from alumni, earnings from private university endowments, subsidies from state
                                    tax revenues for public universities, and federal subsidies for students have been
                                    used to mitigate some costs. But universities are exhausting these mechanisms.

                                    Endowments that took decades to build were decimated in 2008. State-supported
                                    schools have increasingly been shifting the burden of tuition to students and
                                    their families over the last 15 years,10 but students and their families were largely
                                    shielded from this until 2004, as aid increased so rapidly that the net price to stu-
                                    dents fell on average. Offsetting government dollars have not kept up as of late.11
                                    State universities have felt the budget crunch and resorted to all sorts of devices to

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try and stay afloat including cutting back on the number of students they enroll—
at the very time the country needs more of its population to be educated. Severe
governmental budget crises have only exacerbated the trend of shifting the costs
of higher education to students and their families, which is likely to be far more
intense in the future.

Federal, state, and local governments have enormous obligations to fund the
health care costs of their current and retired employees—as well as the aging baby
boomers.12 The appetite of these health care budgets will be far more difficult for
lawmakers to suppress than spending on higher education, and we can say with
some confidence that past budgetary crises in higher education are but a shadow
of things to come. Even as universities have raised tuition prices year over year, as
a whole they are facing economic models that are breaking. This means that these
traditional institutions are unlikely to reach the populations we have not histori-
cally been able to educate well in the past—those who are all too often from low-
income, African-American, and Hispanic populations.

These changing circumstances mandate that we shift the focus of higher education
policy away from how we can enable more students to afford higher education no
matter the cost to how we can make a quality postsecondary education affordable.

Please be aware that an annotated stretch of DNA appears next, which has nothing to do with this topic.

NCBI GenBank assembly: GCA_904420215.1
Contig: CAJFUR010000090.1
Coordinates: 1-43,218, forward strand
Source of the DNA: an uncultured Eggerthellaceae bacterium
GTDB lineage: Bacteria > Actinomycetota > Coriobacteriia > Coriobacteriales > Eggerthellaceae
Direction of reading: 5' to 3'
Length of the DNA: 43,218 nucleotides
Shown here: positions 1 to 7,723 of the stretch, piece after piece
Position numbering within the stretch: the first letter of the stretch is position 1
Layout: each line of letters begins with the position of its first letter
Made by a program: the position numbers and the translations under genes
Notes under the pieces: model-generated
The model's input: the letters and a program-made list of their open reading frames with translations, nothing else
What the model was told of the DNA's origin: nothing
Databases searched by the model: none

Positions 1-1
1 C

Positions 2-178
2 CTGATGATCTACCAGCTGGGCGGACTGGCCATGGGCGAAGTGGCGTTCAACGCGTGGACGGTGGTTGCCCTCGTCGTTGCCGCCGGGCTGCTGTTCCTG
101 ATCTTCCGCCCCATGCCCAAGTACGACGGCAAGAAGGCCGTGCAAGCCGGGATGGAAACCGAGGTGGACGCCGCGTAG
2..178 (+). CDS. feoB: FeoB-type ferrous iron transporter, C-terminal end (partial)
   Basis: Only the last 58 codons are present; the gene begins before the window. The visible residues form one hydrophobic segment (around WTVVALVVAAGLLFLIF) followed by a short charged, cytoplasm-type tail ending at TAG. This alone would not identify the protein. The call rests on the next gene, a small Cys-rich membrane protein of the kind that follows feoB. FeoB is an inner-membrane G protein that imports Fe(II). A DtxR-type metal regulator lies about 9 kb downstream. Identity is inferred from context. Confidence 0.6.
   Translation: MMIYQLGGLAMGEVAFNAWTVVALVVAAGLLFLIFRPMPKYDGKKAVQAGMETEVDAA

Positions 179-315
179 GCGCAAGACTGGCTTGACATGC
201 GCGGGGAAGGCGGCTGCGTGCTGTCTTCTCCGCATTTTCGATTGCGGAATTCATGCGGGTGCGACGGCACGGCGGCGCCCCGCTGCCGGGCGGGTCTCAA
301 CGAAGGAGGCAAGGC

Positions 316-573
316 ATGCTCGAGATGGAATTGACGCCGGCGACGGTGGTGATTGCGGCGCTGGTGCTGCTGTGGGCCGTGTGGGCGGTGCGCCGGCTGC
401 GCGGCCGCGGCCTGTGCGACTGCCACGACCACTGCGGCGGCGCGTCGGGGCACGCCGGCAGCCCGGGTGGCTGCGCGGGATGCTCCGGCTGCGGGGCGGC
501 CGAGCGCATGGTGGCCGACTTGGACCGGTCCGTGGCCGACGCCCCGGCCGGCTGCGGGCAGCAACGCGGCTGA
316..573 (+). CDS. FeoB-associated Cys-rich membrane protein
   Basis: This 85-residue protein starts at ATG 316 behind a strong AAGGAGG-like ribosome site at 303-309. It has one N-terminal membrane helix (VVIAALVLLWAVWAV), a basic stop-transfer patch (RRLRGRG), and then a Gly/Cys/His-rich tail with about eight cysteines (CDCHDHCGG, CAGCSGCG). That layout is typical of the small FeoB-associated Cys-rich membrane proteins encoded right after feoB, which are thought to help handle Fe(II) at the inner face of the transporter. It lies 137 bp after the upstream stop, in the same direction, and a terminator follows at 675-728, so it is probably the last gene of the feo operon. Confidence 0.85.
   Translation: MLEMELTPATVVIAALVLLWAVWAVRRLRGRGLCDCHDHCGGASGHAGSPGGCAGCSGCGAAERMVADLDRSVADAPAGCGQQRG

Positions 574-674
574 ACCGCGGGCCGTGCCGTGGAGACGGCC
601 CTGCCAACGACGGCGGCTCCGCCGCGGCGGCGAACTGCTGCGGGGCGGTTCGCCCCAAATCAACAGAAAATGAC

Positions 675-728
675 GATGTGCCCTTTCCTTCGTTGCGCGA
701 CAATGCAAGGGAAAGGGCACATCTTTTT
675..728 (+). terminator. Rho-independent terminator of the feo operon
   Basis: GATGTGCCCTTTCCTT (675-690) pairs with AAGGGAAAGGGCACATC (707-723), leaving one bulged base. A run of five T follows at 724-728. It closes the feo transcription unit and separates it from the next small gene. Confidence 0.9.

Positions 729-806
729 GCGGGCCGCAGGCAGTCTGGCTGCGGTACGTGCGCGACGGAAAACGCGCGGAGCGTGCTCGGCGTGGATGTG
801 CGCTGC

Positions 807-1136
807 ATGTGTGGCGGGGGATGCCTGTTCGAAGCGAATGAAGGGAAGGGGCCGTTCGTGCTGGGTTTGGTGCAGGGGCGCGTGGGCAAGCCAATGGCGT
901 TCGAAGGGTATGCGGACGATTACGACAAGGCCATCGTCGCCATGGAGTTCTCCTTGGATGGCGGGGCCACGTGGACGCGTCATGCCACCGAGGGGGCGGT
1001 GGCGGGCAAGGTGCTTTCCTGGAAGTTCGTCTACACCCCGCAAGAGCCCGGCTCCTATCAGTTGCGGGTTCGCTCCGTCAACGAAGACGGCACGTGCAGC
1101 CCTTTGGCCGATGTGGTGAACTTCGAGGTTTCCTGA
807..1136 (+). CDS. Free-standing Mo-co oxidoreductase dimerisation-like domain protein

This mandates a new definition of quality from the point of view of the students—
so that the education is valuable to them by improving their lives along with the
country’s fortunes. If a postsecondary education is fundamentally affordable—
meaning lower in cost, not just price—this will also answer the old question of
extending access by enabling students to afford a higher education.

The rise of a new educational model

Even as the traditional universities’ economic models are showing themselves to
be increasingly unviable, there is another group of universities whose financial
health is strong and their enrollments are booming.13 This group is made up pre-
dominantly of the for-profit universities, although they are certainly not the only
ones in this group. The for-profit universities have increasingly provided capacity
for the higher education sector at a time when educating more students is crucial.
They have grown three to four times faster than the public and not-for-profit
universities over the last decade. And the for-profit sector now serves 9 percent
of all postsecondary students in the United States, up from a mere fraction of a
percent a decade ago.14

                               The shift in higher education | www.americanprogress.org • www.innosightinstitute.org   9
The brands of these schools are weak. Other than student loan assistance and
                                    federal Pell grants, they receive little subsidy from government. They do not dis-
                                    count their prices and mask the full cost of the education like at most traditional
                                    universities, so students bear the full brunt of the costs through tuition—although
                                    the relatively low debt repayment rates at these universities does suggest that the
                                    government is still seriously subsidizing the costs of the education over a longer
                                    time horizon. And yet they are rising from the crises that beset conventional uni-
                                    versities. Students are flocking to fill their literal and virtual classrooms, and they
                                    are thriving financially.15

                                    The fastest-growing for-profit universities have driven innovation with online